I won’t deny it, coming out with a claim that one part of a novel is more important than others is always going to be fodder for a rousing critique group debate. Certainly, at the end of the writing day, all parts of a great novel come together to comprise something that is unquestionably a total in excess of the sum of its parts. But like a good meal, there’s no getting around the truth that if the first bites don’t go down well, if they smell and taste like reheated leftover take-out, the rest of the meal might just end up in a tupperware bowl, the metaphoric equivalent of the Used section at the local bookstore. Or, let’s be honest, a story that opens lame will never see the inside of a bookstore, so a better metaphoric payoff is the Delete button on your computer. So that’s why I say — at least here and now, to make my point today — that the most important section of your novel is the first part of it. If you’ve ever started reading a novel and then put it down after an hour — and who hasn’t — you know this to be true.
Some call this part of a story the opening act, others refer to it as Part One, Act I, the set-up, the parting curtain, the opening salvo, the hook (not an entirely accurate description if you know your way around story structure), or just the first 100 pages. I’m talking about what happens from page 1 until the first plot point, or inciting incident, or whatever you want to call it when the story really hits its stride. And to make my point, I’ll again use another apt metaphor.
The first 50 to 100 pages of your story, or everything that comprises the “set-up,” is not unlike a literary balloon. The essence of good fiction is tension, and an inflated balloon depends on tension (air pushing at the skin, trying to escape, trying to explode) for its shape and personality. The more air you put into it, the tighter the tension, and the more inevitable the forthcoming explosion. The hotter the air, the better.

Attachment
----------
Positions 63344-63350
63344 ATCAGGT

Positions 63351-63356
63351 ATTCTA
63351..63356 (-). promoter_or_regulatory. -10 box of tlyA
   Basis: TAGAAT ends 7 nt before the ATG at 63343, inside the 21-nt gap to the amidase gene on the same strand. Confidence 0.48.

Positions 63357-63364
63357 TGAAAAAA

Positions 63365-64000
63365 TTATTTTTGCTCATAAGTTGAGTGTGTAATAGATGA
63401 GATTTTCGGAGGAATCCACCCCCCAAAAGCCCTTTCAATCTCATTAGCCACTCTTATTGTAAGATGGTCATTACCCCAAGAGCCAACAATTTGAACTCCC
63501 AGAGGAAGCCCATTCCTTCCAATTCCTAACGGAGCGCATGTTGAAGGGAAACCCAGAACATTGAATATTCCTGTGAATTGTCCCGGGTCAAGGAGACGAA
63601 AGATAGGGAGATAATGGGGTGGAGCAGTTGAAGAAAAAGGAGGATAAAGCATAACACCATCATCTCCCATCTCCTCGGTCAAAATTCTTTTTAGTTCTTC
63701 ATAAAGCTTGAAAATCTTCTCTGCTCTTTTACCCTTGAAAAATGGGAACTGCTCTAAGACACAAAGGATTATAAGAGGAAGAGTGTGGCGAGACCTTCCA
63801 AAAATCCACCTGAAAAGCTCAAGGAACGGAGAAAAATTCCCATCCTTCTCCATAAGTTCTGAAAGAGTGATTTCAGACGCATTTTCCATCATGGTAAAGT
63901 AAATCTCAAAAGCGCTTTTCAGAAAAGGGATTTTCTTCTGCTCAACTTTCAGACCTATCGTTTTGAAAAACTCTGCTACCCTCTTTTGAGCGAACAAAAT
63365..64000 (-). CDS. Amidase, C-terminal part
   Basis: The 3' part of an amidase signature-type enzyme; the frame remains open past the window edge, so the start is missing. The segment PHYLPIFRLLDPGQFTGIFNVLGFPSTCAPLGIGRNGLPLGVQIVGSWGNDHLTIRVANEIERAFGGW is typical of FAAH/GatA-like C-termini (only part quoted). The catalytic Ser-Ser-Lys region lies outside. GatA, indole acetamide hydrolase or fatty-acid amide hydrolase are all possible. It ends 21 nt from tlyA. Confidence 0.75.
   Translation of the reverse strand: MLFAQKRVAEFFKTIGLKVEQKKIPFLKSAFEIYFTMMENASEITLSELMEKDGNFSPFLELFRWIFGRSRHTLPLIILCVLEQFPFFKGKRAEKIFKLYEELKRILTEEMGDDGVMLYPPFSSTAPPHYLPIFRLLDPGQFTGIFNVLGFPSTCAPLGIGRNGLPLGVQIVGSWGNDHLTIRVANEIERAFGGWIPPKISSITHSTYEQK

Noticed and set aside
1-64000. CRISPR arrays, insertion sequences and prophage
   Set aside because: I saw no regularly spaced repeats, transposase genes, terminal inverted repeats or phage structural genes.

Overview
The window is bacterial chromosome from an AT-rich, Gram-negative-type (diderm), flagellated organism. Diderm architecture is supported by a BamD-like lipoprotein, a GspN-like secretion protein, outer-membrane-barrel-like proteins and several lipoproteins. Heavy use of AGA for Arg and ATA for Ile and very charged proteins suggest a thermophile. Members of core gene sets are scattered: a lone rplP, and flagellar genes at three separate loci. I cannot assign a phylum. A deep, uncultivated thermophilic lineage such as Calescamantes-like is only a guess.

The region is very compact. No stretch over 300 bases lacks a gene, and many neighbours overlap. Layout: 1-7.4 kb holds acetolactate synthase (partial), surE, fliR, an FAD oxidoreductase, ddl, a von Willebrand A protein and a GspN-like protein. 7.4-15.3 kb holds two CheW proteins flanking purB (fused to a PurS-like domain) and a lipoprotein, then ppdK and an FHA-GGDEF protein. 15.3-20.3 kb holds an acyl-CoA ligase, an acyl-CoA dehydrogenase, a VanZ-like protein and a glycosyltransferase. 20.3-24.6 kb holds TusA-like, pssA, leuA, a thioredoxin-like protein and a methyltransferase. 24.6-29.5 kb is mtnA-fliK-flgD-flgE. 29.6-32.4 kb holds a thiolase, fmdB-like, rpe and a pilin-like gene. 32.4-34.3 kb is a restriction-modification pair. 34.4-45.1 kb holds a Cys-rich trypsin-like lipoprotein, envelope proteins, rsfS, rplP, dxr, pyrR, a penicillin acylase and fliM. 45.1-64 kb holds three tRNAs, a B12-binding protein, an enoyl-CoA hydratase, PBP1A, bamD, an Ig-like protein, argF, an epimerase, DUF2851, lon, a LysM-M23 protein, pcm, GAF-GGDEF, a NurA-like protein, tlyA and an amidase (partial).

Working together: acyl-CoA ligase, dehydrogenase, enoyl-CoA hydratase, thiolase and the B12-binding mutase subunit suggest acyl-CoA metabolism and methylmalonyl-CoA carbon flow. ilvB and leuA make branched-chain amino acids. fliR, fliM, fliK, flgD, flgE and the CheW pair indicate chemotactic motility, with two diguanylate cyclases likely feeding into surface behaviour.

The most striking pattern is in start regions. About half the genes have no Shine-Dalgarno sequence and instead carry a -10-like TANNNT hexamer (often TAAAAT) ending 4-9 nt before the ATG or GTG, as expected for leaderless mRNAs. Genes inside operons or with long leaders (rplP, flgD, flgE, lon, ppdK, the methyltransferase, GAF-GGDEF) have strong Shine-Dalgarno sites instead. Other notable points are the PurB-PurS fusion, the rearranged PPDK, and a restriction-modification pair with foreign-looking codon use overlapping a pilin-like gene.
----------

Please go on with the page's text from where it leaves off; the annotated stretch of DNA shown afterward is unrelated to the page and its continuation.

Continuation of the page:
The first plot point of your story is when the story’s primary tension — its antagonistic force — makes its initial full frontal appearance. Prior to that point you’ve foreshadowed it, or hinted at it, or at most given us a partial silhouetted view of it, but somewhere between pages 50 and 100 the entire story changes with a big explosion of drama (or perhaps a more subtle one that nonetheless changes everthing). In essence, the balloon explodes. The more hot air — character, theme, stakes, backstory, a ticking clock, etc. — that went into your literary balloon before you explode it on the page, the more dramatic and effective the explosion is. In effect, you story has just erupted… the hero suddenly has a quest and a mission… the hero now has visible and daunting obstacles to face along that journey… the antagonistic force shows itself with an agenda of its own… we now have something to root for and against… and if you’ve inflated your Part One balloon properly, the reader is invested, the reader cares. Or in more writerly terms, the reader is hooked.
Imagine beginning the writing of your story without knowing and completely understanding what the forthcoming plot point explosion will entail. How could you possibly imbue your opening pages with all those elements that effectively set the stage for the remainder of the book, and an ensuing onslaught of tension-filled balloons to follow? It won’t happen, at least not until you’ve engineered your story — be it through planning or multiple drafts — to illuminate that understanding.
Finish strong, absolutely. But starting strong is actually more important, because it creates the context — and the tension-inducing hot air — that allows your story balloon to soar.